Summary: The pilot and passenger who died after a Taquan Air floatplane crashed Monday have been identified. The National Transportation Safety Board is investigating the crash.
The pilot who died after Monday’s floatplane crash near Metlakatla has been identified.
Ron Rash, 51, of Harrisburg, Pennsylvania, was the pilot, according to a statement from Metlakatla Indian Community.
Sarah Luna, 31, was confirmed as the passenger.
A National Transportation Safety Board investigator and two Federal Aviation Administration officials began an onsite investigation into Monday’s fatal floatplane crash near Metlakatla, according to a press release from the Emergency Operations Center in Ketchikan.
SkyVector charts for Metlakatla that show wind created adverse conditions.
Taquan Air has not returned calls seeking comment.
The identity of the passenger who died after yesterday’s floatplane crash near Metlakatla has been confirmed as Sarah Luna, according to The Associated Press and a Facebook post by Alaska Native Tribal Health Consortium.
“Sarah was traveling to Metlakatla to see patients at Annette Island Service Unit with other ANTHC staff,” states the ANTHC post. “Sarah joined the ANTHC family nearly a year ago as a Senior Epidemiologist in the Liver Disease & Hepatitis Program. She was an up and coming research professional, who embodied the characteristics most valuable to our team and was truly committed to improving the health and well-being of Alaska Native people. This is a devastating personal loss for many of our staff and partners.”
A Facebook page under Luna’s name appears to show excitement about the work trip.
Taquan Air is voluntarily suspending operations until further notice, according to The Federal Aviation Administration.
Planes operated by the airline were involved in a pair of fatal crashes within the past week. One occurred yesterday, and a still-unidentified pilot and passenger died after a Beaver floatplane crashed in the water near Metlakatla.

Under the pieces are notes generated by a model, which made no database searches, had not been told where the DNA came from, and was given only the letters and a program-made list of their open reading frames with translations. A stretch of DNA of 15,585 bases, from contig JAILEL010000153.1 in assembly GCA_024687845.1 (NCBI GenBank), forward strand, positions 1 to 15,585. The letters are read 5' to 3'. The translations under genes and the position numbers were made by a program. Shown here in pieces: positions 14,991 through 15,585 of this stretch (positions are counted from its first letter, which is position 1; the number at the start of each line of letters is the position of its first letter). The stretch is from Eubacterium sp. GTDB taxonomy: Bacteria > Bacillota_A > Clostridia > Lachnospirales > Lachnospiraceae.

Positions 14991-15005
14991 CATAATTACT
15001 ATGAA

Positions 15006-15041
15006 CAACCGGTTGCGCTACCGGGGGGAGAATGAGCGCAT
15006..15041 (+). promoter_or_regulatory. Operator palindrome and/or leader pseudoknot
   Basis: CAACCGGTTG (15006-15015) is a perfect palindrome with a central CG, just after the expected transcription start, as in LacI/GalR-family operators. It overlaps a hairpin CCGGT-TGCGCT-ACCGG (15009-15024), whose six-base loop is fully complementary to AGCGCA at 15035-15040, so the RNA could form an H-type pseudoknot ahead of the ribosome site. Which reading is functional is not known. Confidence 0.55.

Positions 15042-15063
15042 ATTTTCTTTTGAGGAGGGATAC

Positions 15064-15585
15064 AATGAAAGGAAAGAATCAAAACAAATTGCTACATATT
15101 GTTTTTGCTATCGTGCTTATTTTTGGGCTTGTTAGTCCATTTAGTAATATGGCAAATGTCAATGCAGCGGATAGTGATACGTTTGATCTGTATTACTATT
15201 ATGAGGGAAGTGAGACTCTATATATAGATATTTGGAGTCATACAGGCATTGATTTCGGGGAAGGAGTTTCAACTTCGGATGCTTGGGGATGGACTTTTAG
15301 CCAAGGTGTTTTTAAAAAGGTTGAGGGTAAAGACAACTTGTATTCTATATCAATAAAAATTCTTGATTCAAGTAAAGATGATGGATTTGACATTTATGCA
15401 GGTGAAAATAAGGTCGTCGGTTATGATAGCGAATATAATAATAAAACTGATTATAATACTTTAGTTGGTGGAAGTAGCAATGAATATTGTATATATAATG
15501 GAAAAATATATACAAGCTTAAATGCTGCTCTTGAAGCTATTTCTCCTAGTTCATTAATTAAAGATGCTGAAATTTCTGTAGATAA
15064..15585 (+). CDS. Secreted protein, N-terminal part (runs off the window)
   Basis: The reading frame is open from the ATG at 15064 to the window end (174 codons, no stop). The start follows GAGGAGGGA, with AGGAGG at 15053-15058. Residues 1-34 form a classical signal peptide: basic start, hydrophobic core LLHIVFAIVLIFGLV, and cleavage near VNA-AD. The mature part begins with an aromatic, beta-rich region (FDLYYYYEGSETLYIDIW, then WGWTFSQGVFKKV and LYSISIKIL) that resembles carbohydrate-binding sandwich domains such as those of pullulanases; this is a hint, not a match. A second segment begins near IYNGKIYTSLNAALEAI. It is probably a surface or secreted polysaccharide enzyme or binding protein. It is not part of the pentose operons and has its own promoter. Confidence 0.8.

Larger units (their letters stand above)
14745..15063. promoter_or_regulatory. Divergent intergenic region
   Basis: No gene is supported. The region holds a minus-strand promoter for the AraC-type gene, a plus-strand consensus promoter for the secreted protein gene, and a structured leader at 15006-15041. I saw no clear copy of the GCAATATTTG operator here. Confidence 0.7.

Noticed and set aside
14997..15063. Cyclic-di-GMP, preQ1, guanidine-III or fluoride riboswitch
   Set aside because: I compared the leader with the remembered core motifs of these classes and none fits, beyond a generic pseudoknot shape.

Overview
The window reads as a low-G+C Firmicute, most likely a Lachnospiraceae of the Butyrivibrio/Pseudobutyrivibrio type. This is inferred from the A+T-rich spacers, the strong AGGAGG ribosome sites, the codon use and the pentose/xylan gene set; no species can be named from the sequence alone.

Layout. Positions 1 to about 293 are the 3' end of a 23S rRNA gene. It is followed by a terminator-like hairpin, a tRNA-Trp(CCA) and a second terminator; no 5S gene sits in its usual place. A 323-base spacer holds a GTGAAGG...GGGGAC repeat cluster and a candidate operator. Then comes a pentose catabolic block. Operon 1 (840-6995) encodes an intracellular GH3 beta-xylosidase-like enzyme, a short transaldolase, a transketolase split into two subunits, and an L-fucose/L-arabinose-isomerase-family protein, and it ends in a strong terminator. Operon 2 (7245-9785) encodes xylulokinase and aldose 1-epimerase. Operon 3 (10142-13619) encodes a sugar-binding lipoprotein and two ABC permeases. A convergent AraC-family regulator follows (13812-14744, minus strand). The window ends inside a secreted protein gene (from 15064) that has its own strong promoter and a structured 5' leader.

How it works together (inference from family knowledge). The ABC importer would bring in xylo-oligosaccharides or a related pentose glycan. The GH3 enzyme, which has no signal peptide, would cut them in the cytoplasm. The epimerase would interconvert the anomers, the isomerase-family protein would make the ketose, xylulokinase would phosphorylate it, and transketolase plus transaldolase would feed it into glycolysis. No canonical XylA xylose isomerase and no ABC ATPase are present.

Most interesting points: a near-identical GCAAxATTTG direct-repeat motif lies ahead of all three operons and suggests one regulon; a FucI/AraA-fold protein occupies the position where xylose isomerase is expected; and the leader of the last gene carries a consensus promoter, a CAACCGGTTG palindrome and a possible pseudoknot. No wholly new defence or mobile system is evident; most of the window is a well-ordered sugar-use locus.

Metlakatla Mayor Karl Cook said the community is especially quiet today.
“I think everyone’s trying to get their minds around everything yet,” Cook told the Juneau Empire this morning.
He said he was proud of the way emergency responders and residents of the reserve 20 miles south of Ketchikan responded to yesterday’s fatal plane crash.
“I’m pretty proud of the community of course,” Cook said. “I think any community in the state would respond the same way. I think the whole state would be proud of what happened here as far as the response. I feel like it’s something that’s bred in us all in Alaska to give a hand without giving it a whole lot of forethought.”
While the identities of the two deceased people who were aboard the floatplane have not been released, Cook said they were a visiting doctor and a pilot and neither are Metlakatla locals.
7:30 a.m., Tuesday, May 21
Alaska State Troopers have not yet released the names of the deceased from yesterday’s fatal crash.
However, slightly more is known this morning about the second deadly floatplane crash in Southeast Alaska within the past week.
The crash will be investigated by the National Transportation Safety Board, according to the NTSB’s public relations Twitter account.
NTSB dispatched investigators from Anchorage Regional Office to investigate May 20, 2019, crash of Taquan Air Havilland DHC-2. While owned by same operator involved in May 13, 2019, mid-air collision, plane was not on sightseeing flight, was a commuter flight.— NTSB_Newsroom (@NTSB_Newsroom) May 21, 2019
According to the same tweet, the plane involved in yesterday’s crash was a commuter flight, not a flightseeing excursion.